Real world communities are not predictable, they are not formulaic, so your approach to social media cannot be either. So for us it’s more about being dynamically engaging – become relevant by giving the community what they want and remain relevant by being flexible enough to realize when the way they want to interact with you has evolved. We are always testing and posting different conversation starters or announcements, but not at such a prolific level that we are bombarding feeds like the annoying person who continues to talk over the top of you while you’re trying to have a conversation with your mate. It’s a delicate balance. And sometimes our content doesn’t always hit the mark. Over time on facebook for example, we’ve gauged engagement via likes and comments on our various topics. Sometimes it’s the least likely topics that get the most interaction… topics that may never have been tried had we been too precious about before posting.

5. Look at what it does and ONLY then use it: Social media is only tricky if you try to retro-fit or shoehorn existing campaigns/strategies. It can be a simple as working out what people use a given platform for and building a campaign around THAT. It’s why previous example of Best Buy’s Twelpforce works so well.

We started off with a social media strategy, outlining different approaches for each platform. However once we embarked on the journey we found that the social spaces took on a life of their own. The direction changed a little, and this was all dictated by the user. People behave differently on Twitter than on Facebook, so you need to tailor your approach to fit in with this.

Since our earliest days, word of mouth worked best. The impact of RedBalloon experiences is often such that they not only make a lasting impression on the individual, but they also often evoke rich stories that we share with our family and friends. Social media has always been about conversation and inter-personal connection. So the fit for us was natural. Our social media strategy became merely a platform, a facilitator, of the stories that we already knew were being shared both outside and inside this space.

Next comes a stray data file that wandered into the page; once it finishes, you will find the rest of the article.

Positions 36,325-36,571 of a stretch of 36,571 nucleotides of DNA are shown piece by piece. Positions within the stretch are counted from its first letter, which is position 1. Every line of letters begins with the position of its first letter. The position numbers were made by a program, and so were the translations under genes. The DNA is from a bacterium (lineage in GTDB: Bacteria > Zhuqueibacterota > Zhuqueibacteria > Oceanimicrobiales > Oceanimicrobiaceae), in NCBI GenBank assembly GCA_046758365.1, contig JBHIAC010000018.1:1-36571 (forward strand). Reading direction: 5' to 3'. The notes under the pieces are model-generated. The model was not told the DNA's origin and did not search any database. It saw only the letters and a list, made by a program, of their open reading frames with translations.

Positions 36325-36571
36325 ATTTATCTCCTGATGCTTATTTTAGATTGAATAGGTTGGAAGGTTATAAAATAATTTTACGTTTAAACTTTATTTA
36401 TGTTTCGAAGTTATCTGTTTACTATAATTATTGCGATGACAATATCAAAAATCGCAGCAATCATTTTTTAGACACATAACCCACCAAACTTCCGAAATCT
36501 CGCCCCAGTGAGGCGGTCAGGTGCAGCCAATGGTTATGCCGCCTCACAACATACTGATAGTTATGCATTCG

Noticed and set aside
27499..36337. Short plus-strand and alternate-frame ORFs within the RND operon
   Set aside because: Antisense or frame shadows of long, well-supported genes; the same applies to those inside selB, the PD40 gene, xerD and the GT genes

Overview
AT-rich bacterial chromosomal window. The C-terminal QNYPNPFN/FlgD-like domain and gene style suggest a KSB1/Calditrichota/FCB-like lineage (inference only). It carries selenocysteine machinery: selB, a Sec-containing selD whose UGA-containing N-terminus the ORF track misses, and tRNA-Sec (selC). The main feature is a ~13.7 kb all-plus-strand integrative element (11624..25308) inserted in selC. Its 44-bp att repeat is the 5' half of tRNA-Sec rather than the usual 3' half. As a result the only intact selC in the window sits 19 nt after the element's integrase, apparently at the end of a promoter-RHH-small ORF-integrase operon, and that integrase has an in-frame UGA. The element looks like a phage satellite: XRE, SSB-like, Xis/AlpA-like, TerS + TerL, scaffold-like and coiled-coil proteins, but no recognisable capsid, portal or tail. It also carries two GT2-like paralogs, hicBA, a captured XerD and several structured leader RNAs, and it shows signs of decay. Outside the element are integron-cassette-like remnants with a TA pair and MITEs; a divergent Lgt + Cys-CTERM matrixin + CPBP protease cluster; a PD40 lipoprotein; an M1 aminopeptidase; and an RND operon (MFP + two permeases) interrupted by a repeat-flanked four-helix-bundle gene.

So at the start our approach was simply to get to know our community, share funny posts and communicate as RedBallooners with names – building a connection. Since then, we’ve built a community where members actively share their stories (good and bad), whether it be on facebook or twitter. Having said this, we’ve learned that our approach must be tailored slightly to the specific channel. We learned early on that behavior was slightly different on twitter than facebook. On twitter the format is much more instantaneous and often one-to-one, whereas facebook is much more conducive to a longer chain of interactions across many more individuals.

I enjoyed being on the panel with Andy Ridley – Earth Hour, Simon T Small on Jetstar, Emily Rayner Austereo – and our chair person Gual Barwell from Contagious Magazine

Reader Interactions


  1. Great post, as Accountants we are still trying to strike the balance between formality and the casual nature of social media. Hopefully we are making some progress.

  2. Thanks for sharing informative piece of resource,I will definitely try to implement your strategy in strategical way for my business